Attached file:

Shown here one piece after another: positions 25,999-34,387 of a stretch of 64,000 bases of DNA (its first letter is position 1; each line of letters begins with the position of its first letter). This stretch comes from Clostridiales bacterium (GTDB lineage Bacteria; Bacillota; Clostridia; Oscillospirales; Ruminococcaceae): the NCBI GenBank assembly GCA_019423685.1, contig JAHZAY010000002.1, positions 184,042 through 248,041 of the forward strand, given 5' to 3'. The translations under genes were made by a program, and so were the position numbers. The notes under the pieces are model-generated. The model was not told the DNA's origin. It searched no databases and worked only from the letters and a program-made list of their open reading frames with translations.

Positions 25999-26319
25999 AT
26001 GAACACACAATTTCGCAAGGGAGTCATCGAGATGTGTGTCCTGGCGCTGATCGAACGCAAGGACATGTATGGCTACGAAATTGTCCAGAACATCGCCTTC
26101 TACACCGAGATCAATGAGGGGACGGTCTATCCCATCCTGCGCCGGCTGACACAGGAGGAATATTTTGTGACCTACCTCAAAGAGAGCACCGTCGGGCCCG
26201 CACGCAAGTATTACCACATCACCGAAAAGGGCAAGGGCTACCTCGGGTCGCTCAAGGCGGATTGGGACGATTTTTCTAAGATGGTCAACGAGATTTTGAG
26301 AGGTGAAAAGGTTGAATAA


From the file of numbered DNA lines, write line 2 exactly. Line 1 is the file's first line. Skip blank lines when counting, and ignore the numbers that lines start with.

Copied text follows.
Positions 25999-26319